After months of rumors and speculation Amazonis launching its long-anticipated instant video streaming service — a direct competitor to Netflix.
Amazon's new service, which will stream 5,000 movies and TV shows is now available to members of "Amazon Prime,"the e-tailer's $79 annual program for free two-day shipping. "Amazonn Prime" members will get the service at no additional cost — a whole new reason to sign of up for "Amazon Prime."
In contrast, Netflix's unlimited streaming option provides access to about 20,000 movies and TV shows for $7.99 a month, which adds up to $95.88 per year. Amazon's library may be just a quarter the size, but it's still Netflix's first real competitor — sending Netflix shares lower Tuesday morning. And presumably, Amazon is working to build up its streaming library to near Netflix's levels.
Will Netflix subscribers jump ship in favor of Amazon's service? That's unlikely to happen just yet, based on the disparity of movie options. But this should make "Amazon Prime" members more loyal, and if Amazon ramps up the breadth of its library it could become a real threat.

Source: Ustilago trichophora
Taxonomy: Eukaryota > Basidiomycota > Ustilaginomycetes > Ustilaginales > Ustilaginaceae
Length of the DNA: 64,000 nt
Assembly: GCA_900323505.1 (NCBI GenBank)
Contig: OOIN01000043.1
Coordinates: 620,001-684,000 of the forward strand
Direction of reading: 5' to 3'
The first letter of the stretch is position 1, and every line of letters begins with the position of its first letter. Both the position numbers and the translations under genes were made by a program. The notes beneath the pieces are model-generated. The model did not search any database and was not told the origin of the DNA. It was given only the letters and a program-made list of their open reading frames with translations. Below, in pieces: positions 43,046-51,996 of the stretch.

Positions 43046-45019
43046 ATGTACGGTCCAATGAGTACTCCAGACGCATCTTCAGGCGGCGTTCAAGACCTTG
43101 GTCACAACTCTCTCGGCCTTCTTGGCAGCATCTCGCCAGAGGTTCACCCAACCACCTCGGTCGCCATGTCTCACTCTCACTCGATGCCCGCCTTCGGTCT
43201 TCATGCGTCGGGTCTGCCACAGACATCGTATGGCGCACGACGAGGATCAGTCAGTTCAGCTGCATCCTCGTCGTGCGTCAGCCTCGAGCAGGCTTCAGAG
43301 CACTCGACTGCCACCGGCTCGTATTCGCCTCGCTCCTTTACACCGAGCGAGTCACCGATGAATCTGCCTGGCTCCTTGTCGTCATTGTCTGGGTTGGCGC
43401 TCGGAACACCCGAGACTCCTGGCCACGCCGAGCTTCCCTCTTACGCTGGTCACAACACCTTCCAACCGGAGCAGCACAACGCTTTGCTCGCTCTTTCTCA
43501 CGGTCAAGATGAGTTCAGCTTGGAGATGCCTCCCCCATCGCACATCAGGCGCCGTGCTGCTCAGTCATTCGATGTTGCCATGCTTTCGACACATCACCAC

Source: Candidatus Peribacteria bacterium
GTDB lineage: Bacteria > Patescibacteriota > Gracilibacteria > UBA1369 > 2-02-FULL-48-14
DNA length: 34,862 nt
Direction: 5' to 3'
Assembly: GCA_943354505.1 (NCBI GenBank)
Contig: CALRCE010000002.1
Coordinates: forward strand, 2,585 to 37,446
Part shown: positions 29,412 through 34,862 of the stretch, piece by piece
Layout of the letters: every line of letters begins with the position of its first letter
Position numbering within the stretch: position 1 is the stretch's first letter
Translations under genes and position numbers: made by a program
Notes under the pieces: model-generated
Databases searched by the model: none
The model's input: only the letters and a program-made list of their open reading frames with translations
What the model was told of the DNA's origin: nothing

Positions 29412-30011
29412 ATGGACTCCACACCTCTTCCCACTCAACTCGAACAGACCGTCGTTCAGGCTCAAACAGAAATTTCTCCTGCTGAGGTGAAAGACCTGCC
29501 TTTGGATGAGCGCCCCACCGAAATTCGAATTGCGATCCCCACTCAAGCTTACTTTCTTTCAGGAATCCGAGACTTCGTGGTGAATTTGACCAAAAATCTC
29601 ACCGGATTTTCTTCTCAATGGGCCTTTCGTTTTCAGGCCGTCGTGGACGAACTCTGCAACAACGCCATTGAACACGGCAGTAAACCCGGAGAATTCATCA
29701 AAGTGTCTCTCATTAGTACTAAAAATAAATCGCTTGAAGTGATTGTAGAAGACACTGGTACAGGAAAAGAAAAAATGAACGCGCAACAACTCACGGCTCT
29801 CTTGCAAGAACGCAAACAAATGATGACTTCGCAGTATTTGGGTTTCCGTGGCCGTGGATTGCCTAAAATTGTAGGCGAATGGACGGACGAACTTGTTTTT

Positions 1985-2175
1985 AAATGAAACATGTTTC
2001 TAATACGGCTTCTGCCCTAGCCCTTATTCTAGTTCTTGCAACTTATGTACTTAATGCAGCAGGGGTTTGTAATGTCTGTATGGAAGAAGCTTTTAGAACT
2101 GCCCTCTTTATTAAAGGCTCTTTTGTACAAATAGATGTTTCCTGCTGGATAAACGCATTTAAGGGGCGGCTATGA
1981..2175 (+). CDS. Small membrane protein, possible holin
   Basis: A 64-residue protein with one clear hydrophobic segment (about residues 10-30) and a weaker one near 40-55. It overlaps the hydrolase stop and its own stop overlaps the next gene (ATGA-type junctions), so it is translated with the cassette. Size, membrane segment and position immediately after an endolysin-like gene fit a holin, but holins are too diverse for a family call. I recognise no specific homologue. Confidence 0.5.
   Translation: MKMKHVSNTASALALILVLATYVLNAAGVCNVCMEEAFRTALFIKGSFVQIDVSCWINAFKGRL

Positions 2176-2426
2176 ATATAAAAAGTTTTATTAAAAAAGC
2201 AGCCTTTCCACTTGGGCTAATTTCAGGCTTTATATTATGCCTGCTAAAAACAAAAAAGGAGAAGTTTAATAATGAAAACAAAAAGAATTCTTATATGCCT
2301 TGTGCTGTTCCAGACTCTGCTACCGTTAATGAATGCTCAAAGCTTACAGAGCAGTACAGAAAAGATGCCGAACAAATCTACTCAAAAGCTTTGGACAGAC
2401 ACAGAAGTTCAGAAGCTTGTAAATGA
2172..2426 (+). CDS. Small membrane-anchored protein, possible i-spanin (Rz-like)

Hollywood will likely welcome the new distribution option — there's no reason their films have to be exclusive to either Netflix or Redbox, so this provides yet another digital revenue stream. And to compare Hollywood to the music business, having another digital player is a good thing. The music industry bemoans the fact that Apple became *the* dominant digital player, and Steve Jobs had the power to set prices, leaving music labels no room to negotiate. With multiple distribution options, studios should have more flexibility.
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